If there’s one thing I’ve learned as the parent of a 1-year-old in the last year: We all have dreams for our children. Huge, ambitious dreams. And, of course, we never know what our children will become.
I can’t possibly imagine what it’s like to see your child become famous on television.
Which is why, on Monday night, I just asked.
I was talking to David Mrozinski, the father of the Nicholas is the Eagan, MN native who has advanced to be one of just eight musicians from across the country vying for a recording contract on the insanely popular reality TV show.
I met David Mrozinski at the Eagan Patch’s Voice Viewing Party at Ansari’s in Eagan. The event was as much an opportunity to watch Nicholas as it was to celebrate Nicholas’ success. And anybody who was anybody to Nicholas was there: His parents, David and Jennifer. His sister, Natalie. His brother Matthew. His nephews and one of his sons. (His fiancee and other son were unable to attend that night because she was feeling under the weather). But even his high school friends (and onetime bandmates) were there—as well as those friends’ parents.
Nicholas himself has performed multiple times at Ansari’s and is tight with the owners as well. Even the Pizza Man, who delivered pizzas to Nicholas’ jam sessions in Eagan, was on hand. It was truly a community celebration.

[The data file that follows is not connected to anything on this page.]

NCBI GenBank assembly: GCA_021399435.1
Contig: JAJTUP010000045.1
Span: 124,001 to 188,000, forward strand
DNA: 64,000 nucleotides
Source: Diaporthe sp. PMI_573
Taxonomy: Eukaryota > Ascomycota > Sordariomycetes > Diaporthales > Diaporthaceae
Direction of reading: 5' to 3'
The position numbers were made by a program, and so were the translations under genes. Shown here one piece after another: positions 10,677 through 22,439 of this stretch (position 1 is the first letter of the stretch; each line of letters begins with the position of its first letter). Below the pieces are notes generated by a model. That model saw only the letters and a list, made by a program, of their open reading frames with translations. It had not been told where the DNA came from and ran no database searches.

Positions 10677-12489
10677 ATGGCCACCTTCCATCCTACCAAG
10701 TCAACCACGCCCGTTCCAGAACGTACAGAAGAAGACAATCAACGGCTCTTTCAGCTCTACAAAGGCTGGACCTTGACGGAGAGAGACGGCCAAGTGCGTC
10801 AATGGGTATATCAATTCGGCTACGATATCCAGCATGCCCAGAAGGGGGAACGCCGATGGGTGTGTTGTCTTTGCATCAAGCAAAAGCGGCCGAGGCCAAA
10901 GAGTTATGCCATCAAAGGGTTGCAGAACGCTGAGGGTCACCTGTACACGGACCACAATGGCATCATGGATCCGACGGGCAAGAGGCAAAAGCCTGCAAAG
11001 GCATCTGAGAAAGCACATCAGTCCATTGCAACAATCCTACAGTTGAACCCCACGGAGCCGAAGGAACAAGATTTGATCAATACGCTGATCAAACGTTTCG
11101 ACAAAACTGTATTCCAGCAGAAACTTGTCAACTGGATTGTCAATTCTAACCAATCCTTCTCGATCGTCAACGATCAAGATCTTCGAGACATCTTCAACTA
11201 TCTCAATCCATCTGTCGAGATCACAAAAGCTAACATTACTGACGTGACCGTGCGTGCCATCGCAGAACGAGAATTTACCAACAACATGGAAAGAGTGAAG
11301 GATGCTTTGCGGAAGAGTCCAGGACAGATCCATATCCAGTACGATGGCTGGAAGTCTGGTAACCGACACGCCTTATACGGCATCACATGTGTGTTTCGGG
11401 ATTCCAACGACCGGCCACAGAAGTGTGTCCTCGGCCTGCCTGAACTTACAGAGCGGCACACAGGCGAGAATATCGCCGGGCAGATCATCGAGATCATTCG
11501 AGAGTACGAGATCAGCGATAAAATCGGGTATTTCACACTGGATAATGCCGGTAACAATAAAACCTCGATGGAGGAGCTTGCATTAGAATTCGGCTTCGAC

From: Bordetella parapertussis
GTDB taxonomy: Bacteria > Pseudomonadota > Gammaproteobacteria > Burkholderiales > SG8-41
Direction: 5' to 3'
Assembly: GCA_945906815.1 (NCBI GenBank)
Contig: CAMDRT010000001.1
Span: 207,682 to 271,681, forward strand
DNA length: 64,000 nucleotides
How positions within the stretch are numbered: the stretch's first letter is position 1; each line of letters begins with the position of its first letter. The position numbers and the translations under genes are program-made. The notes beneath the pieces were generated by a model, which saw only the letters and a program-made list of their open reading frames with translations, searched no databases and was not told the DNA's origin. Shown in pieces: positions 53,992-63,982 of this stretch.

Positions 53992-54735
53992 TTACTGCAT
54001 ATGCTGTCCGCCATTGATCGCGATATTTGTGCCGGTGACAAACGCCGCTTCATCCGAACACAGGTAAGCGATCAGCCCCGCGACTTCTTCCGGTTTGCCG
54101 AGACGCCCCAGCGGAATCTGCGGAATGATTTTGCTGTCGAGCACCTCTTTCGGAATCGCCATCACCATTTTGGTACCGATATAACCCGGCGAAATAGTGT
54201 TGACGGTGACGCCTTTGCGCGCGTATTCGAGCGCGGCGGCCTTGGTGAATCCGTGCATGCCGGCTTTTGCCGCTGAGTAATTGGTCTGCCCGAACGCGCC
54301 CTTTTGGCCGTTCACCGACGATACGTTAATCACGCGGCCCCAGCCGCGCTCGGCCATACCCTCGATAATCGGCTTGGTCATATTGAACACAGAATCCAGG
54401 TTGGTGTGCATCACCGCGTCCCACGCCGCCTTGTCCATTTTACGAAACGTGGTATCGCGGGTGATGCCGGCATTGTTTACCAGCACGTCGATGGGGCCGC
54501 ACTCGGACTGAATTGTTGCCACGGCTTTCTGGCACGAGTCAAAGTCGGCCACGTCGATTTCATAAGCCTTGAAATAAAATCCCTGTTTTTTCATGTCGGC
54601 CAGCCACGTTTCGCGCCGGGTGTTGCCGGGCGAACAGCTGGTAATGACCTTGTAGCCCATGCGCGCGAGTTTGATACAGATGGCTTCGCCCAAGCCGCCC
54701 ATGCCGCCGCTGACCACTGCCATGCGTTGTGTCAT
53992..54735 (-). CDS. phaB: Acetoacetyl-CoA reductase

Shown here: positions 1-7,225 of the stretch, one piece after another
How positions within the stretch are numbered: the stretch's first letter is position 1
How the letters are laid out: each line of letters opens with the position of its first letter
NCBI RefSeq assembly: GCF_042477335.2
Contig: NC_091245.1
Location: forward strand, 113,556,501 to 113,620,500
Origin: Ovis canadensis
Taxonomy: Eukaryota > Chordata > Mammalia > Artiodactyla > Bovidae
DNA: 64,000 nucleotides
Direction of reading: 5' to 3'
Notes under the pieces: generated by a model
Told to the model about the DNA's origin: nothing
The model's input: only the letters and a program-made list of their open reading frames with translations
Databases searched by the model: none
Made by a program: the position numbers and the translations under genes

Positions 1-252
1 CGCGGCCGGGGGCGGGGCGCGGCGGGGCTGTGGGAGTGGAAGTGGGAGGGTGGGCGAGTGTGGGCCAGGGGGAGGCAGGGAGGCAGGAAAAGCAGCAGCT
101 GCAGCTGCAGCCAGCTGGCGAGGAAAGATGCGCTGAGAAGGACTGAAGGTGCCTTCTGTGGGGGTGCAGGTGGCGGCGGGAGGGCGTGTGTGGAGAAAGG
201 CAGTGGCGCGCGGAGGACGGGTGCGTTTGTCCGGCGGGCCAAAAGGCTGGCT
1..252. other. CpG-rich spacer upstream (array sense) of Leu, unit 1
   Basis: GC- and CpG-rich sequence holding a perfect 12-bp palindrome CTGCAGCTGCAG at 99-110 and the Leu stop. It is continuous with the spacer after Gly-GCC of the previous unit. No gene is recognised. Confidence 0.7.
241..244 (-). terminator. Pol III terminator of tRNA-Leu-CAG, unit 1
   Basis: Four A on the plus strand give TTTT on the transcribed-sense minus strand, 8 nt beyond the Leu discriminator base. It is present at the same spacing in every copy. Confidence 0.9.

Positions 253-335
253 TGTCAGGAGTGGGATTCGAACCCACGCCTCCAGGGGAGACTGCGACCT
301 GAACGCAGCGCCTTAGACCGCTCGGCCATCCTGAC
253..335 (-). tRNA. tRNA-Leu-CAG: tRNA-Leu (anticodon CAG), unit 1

I covered the entertainment industry for more than 15 years. I have been a music critic, entertainment writer and a national movie critic for newspapers across the country. I have met more “celebrities” than I can remember.
I say that here because, particularly in today’s culture, it’s remarkably easy to be cynical about the reality TV craze. I talk with friends still in the entertainment industry about the entire subculture of people who flock to Hollywood with their only goal to become famous. I have seen these people myself.
I saw none of this in Eagan Monday night.
Instead, I watched as David Mrozinski anxiously paced, speaking proudly between commercials about his son. I watched as the crowd guffawed when Nicholas David told stories on the show of his own childhood, about his father, and his introduction to music.
His father, David, beamed as he would introduce me (and anyone, really) to the families of his son’s friends, and as he would tell me the importance of his own.
It was a genuine pride that had nothing to do with money, nothing to do with fame—a pride that I, now a father for the first time, understood.
The same pride as that of the Stillwater father, for example, who recently told Stillwater Patch about his 16-year-old son with Down Syndrome, who bagged his first deer this year during firearm season.
“As a dad you think about what type of activities your son will not be able to do because of this diagnosis,” Kevin Kaetterhenry told Stillwater Patch. “But David blew me away by easily passing DNR safety training.”
I am proud of my daughter’s words— “hewwo,” “puppy,” and “Mommy! Mommy! Mommy!” I am proud of the way she stacks cups. I am overjoyed with the way she laughs, giggles, smiles and runs. Whether she’s ever “The Voice” won’t matter to me. I’m proud that she just “is.”
As I sat around a table talking with Nicholas David’s family Monday night, I saw that just as well.
I felt like a parent, just like them:
Proud, just because.
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